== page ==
StimuliApp: Psychophysical tests on mobile devices

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StimuliApp: Psychophysical tests on mobile devices Rafael Marin-Campos 1 & Josep Dalmau 1,2,3,4,5 & Albert Compte 1 & Daniel Linares 1,2 Accepted: 22 September 2020 # The Author(s) 2020

Abstract Psychophysical tests are commonly carried out using software applications running on desktop or laptop computers, but running the software on mobile handheld devices such as smartphones or tablets could have advantages in some situations. Here, we present StimuliApp, an open-source application in which the user can create psychophysical tests on the iPad and the iPhone by means of a system of menus. A wide number of templates for creating stimuli are available including patches, gradients, gratings, checkerboards, random-dots, texts, tones or auditory noise. Images, videos and audios stored in files could also be presented. The application was developed natively for iPadOS and iOS using the low-level interface Metal for accessing the graphics processing unit, which results in high timing performance. Keywords Open source software . Psychophysics . Stimuli . Mobile . Smartphone . Tablet

Introduction Psychophysical tests that present stimuli and record responses accurately are essential for studying perception and cognition. They are commonly carried out using software applications running on desktop or laptop computers, but running the software on mobile handheld devices such as smartphones or tablets could be advantageous in some situations. First, their small size and weight could facilitate their use outside the laboratory in places such as clinical environments (Kalia et al., 2014; Bastawrous et al., 2015; McKendrick, Chan, Vingrys, Turpin, & Badcock, 2018; Linares et al., 2020). Second, their touchscreen interface could facilitate their use by people with little experience with more traditional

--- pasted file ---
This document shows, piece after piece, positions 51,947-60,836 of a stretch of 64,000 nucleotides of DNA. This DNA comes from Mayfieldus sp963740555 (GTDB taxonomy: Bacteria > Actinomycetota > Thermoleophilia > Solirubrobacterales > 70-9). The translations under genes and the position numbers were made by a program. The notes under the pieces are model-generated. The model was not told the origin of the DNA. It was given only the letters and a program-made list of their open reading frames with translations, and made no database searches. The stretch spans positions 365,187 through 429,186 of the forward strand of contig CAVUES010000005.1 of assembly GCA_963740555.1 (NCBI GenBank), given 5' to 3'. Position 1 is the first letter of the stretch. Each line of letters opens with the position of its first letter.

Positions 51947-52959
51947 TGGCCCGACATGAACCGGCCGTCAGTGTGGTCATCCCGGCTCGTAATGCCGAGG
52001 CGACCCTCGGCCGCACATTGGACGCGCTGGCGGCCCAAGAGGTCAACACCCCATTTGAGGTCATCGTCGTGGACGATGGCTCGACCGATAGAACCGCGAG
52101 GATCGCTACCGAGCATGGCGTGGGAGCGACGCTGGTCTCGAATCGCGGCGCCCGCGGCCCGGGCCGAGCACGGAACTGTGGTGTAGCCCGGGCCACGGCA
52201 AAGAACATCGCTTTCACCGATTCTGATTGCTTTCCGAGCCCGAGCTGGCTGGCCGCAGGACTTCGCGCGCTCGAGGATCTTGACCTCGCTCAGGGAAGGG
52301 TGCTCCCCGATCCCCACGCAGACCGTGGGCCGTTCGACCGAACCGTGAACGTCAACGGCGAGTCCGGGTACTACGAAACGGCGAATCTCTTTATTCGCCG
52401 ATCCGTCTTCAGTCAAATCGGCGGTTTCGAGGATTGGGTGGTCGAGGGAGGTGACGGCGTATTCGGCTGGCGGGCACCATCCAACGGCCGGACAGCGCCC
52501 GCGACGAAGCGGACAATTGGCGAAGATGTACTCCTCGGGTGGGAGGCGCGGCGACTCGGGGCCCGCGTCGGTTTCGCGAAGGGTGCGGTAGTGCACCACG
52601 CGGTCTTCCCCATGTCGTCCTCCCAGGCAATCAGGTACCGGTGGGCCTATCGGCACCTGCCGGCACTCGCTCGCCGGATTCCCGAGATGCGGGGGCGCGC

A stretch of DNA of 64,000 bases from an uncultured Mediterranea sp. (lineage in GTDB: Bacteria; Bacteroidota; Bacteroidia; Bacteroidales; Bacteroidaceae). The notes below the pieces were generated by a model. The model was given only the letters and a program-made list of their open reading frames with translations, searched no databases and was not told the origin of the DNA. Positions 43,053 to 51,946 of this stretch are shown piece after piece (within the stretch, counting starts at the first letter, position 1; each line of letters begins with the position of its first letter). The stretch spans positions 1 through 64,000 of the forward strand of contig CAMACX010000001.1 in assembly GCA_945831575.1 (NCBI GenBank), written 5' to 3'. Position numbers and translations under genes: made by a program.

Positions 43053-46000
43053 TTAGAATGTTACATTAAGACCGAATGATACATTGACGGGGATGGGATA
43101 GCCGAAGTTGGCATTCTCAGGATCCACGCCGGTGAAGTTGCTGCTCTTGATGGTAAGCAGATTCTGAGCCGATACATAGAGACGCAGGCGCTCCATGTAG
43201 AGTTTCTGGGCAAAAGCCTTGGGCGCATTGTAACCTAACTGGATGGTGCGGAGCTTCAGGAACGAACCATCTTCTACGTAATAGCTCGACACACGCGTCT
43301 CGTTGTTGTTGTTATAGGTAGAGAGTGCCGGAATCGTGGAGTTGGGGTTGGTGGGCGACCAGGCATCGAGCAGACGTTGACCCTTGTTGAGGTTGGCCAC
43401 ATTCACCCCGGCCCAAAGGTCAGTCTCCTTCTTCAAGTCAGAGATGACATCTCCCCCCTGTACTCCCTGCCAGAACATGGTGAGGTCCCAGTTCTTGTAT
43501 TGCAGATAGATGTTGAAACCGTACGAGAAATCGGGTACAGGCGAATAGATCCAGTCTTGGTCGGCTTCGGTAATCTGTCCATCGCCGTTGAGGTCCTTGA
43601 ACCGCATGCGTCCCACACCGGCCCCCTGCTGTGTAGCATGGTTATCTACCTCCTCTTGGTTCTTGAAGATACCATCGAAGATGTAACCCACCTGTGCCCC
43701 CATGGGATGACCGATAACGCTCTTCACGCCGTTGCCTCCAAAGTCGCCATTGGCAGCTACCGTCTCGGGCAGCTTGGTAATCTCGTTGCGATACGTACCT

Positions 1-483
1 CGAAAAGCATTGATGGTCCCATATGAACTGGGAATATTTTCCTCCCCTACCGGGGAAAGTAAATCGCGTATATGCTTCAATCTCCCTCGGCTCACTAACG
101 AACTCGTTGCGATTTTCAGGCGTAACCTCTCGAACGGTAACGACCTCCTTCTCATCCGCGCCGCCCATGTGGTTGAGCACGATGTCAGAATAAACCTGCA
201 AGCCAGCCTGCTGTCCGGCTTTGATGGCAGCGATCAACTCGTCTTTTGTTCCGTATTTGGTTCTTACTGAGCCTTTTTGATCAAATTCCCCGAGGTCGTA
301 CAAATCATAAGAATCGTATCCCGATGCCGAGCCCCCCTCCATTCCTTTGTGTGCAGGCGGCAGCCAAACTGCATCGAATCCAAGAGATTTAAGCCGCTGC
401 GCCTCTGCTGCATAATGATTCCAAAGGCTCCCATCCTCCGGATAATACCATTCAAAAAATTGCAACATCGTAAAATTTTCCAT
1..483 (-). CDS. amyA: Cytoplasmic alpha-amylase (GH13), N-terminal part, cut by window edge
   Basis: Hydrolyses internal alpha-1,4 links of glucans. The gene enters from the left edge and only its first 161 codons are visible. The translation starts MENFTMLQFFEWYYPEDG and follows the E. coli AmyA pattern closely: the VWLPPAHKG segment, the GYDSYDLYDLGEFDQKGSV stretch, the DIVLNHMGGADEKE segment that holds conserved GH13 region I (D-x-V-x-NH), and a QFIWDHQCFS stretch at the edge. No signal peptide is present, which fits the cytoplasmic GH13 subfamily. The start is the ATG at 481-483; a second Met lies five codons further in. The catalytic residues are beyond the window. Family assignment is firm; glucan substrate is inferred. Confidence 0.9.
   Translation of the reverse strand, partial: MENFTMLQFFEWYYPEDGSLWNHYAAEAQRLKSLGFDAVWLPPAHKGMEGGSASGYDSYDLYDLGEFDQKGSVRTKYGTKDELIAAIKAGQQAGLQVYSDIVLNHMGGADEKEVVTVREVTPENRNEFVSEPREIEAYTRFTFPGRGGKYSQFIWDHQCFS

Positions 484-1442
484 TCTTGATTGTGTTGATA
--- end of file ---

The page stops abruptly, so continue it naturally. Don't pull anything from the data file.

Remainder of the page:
* Rafael Marin-Campos [email protected] * Daniel Linares [email protected] 1

Institut d’Investigacions Biomèdiques August Pi i Sunyer (IDIBAPS), Barcelona, Spain

2

Centro de Investigación Biomédica en Red de Enfermedades Raras (CIBERER), Barcelona, Spain

3

Hospital Clinic, University of Barcelona, Barcelona, Spain

4

Catalan Institution for Research and Advanced Studies (ICREA), Barcelona, Spain

5

Department of Neurology, University of Pennsylvania, Philadelphia, PA, USA

computers. Third, the large number of people owning them, and the ease of installation of applications from common repositories for these devices, could help in the collection of data online. Fourth, they are generally less expensive than desktop or laptop devices. Psychophysical tests have been carried out on mobile devices with custom applications that implement specific tests such the assessment of visual acuity (Black et al., 2013), contrast sensitivity (Dorr, Lesmes, Lu, & Bex, 2013; RodríguezVallejo, Remón, Monsoriu, & Furlan, 2015; Kollbaum, Jansen, Kollbaum, & Bullimore, 2014), chromatic contrast sensitivity (Bodduluri, Boon, Ryan, & Dain, 2018) or stereoacuity (Rodríguez-Vallejo, Ferrando, Montagud, Monsoriu, & Furlan, 2017), or using an